ACQUISITION AND TRANSFER OF IMMOVABLE PROPERTY IN INDIA BY FOREIGN NATIONALS, NRI AND PERSON OF INDIAN ORIGIN (PIO)

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The Foreign Exchange Management Act, 1999 (FEMA) empowers the Reserve Bank to frame regulations to prohibit, restrict or regulate the acquisition or transfer of immovable property in India by persons resident outside India.  FEMA also prohibits acquisition or transfer of immovable property in India by citizens of certain countries, it states – “No person being a citizen of Pakistan, Bangladesh, Sri Lanka, Afghanistan, China, Iran, Nepal or Bhutan without prior permission of the Reserve Bank shall acquire or transfer immovable property in India, other than lease, not exceeding five years”.

The FEMA regulates the purchase of properties by Non-Resident Indians (NRI), Persons of Indian Origin (PIO), and Foreign Nationals/Citizens.

DEFINITIONS –

  • NON-RESIDENT INDIAN – Non-Resident Indian (NRI) is a citizen of India resident outside India.
  • PERSON OF INDIAN ORIGIN – Person of Indian Origin (PIO) means an individual (not being a citizen of Pakistan or Bangladesh or Sri Lanka or Afghanistan or China or Iran or Nepal or Bhutan) who at any time, held an Indian Passport or who or either of whose father or mother or whose grandfather or grandmother was a citizen of India by virtue of the Constitution of India or the Citizenship Act, 1955.
  • FOREIGN NATIONALS – A person is a Foreign National to India, who lives outside the India and not a citizen of India.

 

PURCHASE OF IMMOVABLE PROPERTY IN INDIA BY A FOREIGN NATIONAL OF NON- INDIAN ORIGIN, NRI AND PIO RESIDENT OUTSIDE INDIA –

NRI – An Indian citizen resident outside India does not require any special permission to buy immovable property in India. An NRI can buy or acquire any immovable property in India other than agricultural/plantation/farm house, and transfer any immovable property in India to a person resident in India and to a person resident outside India who is a citizen of India or to a person of Indian origin resident outside India.

PIO – A PIO does not require any special permission to buy immovable property other than agricultural land / farm house / plantation property in India.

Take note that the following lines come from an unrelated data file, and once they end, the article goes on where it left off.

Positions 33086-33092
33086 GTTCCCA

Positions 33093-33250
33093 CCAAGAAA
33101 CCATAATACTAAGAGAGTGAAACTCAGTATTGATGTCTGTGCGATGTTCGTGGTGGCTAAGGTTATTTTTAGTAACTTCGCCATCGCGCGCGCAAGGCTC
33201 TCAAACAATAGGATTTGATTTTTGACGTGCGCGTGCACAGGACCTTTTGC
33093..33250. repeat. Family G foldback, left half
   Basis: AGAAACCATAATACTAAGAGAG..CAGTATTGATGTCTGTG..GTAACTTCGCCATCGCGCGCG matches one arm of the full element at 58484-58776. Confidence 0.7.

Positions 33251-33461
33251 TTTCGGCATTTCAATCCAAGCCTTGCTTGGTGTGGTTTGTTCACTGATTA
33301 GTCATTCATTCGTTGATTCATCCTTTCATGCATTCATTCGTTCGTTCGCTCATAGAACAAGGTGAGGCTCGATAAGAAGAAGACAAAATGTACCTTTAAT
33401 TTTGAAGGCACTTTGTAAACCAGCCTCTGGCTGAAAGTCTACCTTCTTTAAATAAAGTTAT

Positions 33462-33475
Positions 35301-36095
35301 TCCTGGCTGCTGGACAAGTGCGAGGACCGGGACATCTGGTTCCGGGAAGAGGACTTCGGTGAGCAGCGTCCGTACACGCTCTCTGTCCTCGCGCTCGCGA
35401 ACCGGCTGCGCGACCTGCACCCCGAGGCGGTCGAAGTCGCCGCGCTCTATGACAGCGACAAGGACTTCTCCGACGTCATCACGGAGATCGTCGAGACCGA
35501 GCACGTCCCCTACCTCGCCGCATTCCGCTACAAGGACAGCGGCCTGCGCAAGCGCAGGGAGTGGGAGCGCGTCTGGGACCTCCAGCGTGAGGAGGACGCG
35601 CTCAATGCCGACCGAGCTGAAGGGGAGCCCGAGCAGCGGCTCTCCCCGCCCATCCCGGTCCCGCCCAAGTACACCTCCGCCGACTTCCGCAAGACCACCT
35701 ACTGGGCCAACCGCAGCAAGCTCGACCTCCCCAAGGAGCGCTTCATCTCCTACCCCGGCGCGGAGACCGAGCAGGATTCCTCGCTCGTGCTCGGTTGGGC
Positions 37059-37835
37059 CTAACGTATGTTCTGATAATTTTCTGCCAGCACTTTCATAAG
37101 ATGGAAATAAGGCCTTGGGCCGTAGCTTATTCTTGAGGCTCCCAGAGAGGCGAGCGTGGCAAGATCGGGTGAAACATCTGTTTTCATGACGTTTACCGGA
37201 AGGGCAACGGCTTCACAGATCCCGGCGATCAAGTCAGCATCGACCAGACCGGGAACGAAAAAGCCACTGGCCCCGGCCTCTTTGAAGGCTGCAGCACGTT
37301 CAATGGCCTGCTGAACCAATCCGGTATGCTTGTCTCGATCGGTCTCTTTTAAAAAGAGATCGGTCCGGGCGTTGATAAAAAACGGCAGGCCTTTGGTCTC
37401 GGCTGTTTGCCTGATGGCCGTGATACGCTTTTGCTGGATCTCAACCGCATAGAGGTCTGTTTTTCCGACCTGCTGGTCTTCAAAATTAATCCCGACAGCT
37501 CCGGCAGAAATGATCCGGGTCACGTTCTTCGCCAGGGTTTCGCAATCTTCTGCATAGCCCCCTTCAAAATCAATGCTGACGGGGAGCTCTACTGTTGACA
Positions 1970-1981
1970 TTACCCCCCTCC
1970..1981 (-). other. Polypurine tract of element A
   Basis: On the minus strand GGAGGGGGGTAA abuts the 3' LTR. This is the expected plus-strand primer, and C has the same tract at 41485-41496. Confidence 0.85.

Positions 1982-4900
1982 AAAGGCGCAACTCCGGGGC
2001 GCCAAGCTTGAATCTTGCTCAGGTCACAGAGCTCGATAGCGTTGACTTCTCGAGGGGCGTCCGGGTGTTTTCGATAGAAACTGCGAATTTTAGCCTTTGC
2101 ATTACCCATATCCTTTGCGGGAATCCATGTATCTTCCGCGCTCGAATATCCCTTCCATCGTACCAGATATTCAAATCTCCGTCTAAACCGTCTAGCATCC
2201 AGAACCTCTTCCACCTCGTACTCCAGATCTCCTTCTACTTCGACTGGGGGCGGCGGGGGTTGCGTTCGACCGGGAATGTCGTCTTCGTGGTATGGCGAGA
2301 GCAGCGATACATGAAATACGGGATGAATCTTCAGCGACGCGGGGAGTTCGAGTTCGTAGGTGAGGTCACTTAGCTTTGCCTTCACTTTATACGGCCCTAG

A PIO can acquire an immovable property other than agricultural land / farm house / plantation property in India, by way of gift from a person resident in India or from a person resident outside India who is a citizen of India or from a person of Indian origin resident outside India, and by way of inheritance from a person resident outside India who had acquired such property in accordance with the provisions of the foreign exchange law in force at the time of acquisition by him or the provisions of these Regulations or from a person resident in India.

A PIO can transfer any immovable property in India other than agricultural land/farm house/plantation property, by way of sale to a person resident in India. He/ she can also transfer agricultural land/farm house/ plantation property in India, by way of gift or sale to a person resident in India who is a citizen of India and any residential or commercial property in India and by way of gift to a person resident in India or to a person resident outside India who is a citizen of India or to a person of Indian Origin resident outside India.

FOREIGN NATIONALS – A Foreign National resident outside India cannot buy immovable property in India. Also he cannot acquire any immovable property in India unless such property is acquired by way of inheritance from a person who was resident in India. However, he can acquire or transfer immovable property in India, on lease, not exceeding five years without the prior permission of the Reserve Bank.

However, a Foreign National on becoming ‘resident in India’ other than a citizen of Pakistan, Bangladesh, Sri Lanka, Afghanistan, China, Iran, Nepal, or Bhutan, can purchase immovable property in India without any prior approval from the RBI.

The terms ‘Resident in India’ defined under FEMA, according to that a Foreign National would have to satisfy the conditions given under FEMA to become a resident in India that are :- (a) a person must be residing in India for more than one hundred and eighty-two days (182 days) during the course of the preceding financial year and  (b) a person who has come to or stays in India in the current financial year for the purpose of taking up employment, carrying on business or vocation in India or for any other purpose that would indicate your intention to stay in India for an uncertain period.

Foreign Nationals who have acquired immovable property in India by way of inheritance with the specific approval of the Reserve Bank or have purchased the immovable property with the specific approval of the Reserve Bank cannot transfer such property without the prior permission of the Reserve Bank.

 

Parul

Senior Associate

The Indian Lawyer